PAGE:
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Sep
6
comment Are there sentences in languages which use grammatical gender that lose meaning when translated into English?
That is the joke. Jeez... The second guy corrects him...
Sep
6
comment Plurals of foreign words
I guess the question then is: "what counts as frequent use?"
Sep
6
comment Why is “can I get” replacing “could I have”?
I knew someone who speculated that it's because the hard "g" and "t" of "get" are more assertive sounds than the softer "h" and "v" of "have". I like this theory.
Sep
5
comment Why do some words have two past tense forms (e.g. “dreamed” vs. “dreamt”)?
Wow. I'd never noticed that. Weird.
Sep
5
comment If the result of creating is creation
How about acquisition?
Sep
5
comment Naïve, naïf, naïvety, naïveté
I do write "Motörhead"
Sep
5
comment Plurals of foreign words
Well, "lemmae" is definitely wrong. For the same reason "octopi" is. The word "lemmata" certainly is used. I've seen it used myself. CoHA searches for "lemma*" aren't going to turn up much before 1900 because before then the majority of mathematics research was done in German and before that French or Latin.
Sep
5
comment Naïve, naïf, naïvety, naïveté
Interesting that naïf can be used as a noun...
Sep
5
revised Naïve, naïf, naïvety, naïveté
accents added; deleted 111 characters in body
Sep
4
asked Plurals of foreign words
Sep
4
asked Naïve, naïf, naïvety, naïveté
Sep
4
comment Why do some words have two past tense forms (e.g. “dreamed” vs. “dreamt”)?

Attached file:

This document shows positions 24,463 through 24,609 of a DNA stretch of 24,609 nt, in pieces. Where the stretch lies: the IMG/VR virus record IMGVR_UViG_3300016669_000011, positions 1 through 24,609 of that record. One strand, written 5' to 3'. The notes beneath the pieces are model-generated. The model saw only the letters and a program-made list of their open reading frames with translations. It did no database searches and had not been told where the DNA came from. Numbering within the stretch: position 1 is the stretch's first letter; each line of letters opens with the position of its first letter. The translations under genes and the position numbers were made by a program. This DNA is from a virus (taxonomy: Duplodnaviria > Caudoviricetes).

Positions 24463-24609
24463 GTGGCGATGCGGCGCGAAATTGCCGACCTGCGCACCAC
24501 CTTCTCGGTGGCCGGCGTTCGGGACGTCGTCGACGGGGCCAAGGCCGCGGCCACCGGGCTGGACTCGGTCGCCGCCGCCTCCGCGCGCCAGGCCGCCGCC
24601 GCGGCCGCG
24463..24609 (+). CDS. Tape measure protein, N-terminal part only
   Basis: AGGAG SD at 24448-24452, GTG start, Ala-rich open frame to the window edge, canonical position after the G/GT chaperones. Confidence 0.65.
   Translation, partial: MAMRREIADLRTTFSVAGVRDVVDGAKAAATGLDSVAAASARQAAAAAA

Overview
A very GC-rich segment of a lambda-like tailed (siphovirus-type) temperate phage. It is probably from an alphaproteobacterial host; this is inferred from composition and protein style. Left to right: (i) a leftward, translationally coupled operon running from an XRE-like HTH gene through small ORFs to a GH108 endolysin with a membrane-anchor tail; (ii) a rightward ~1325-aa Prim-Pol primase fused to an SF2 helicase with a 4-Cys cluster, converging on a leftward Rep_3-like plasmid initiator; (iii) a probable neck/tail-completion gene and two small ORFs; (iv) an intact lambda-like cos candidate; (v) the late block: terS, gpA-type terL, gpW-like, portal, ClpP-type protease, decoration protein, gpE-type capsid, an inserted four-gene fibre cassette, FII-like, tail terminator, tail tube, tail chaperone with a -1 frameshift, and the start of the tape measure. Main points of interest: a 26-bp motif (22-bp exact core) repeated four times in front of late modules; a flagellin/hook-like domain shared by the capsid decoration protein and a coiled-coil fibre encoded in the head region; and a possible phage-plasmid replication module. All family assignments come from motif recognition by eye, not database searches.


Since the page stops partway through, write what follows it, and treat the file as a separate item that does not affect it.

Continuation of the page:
Really? I'd never noticed that people ever use "proven" on TV in American TV shows...
Sep
4
comment Are there sentences in languages which use grammatical gender that lose meaning when translated into English?
No. "Look at the fly", basically. Is "mouche" even a French verb?
Sep
4
answered Are there sentences in languages which use grammatical gender that lose meaning when translated into English?
Sep
4
comment Why do some words have two past tense forms (e.g. “dreamed” vs. “dreamt”)?
My understanding was that "proven" even in British English was fairly outdated and normally reserved for when using "prove" to mean "test" rather than "demonstrate"
Sep
4
comment Examples of different roots (and different meanings) coming to be spelled the same
@Shinto Sherlock I'm trying to work out what you meant by your first comment. I don't see how it's relevant to the question I asked.
Sep
4
comment Regarding Re: ; what is the correct usage in an email subject line?
You missed a golden opportunity to call this question "Re: "Re:""
Sep
4
comment Examples of different roots (and different meanings) coming to be spelled the same
@Shinto Sherlock I don't see how these words' rarity is at all relevant
Sep
4
comment What does “graduate applicant” mean?
@Rowland Shaw I'm not sure what you mean. Whatever "graduate applicant" is supposed to mean, I don't think it should refer to undergraduates... There doesn't seem to be a relationship worth mentioning.
Sep
3
asked Examples of different roots (and different meanings) coming to be spelled the same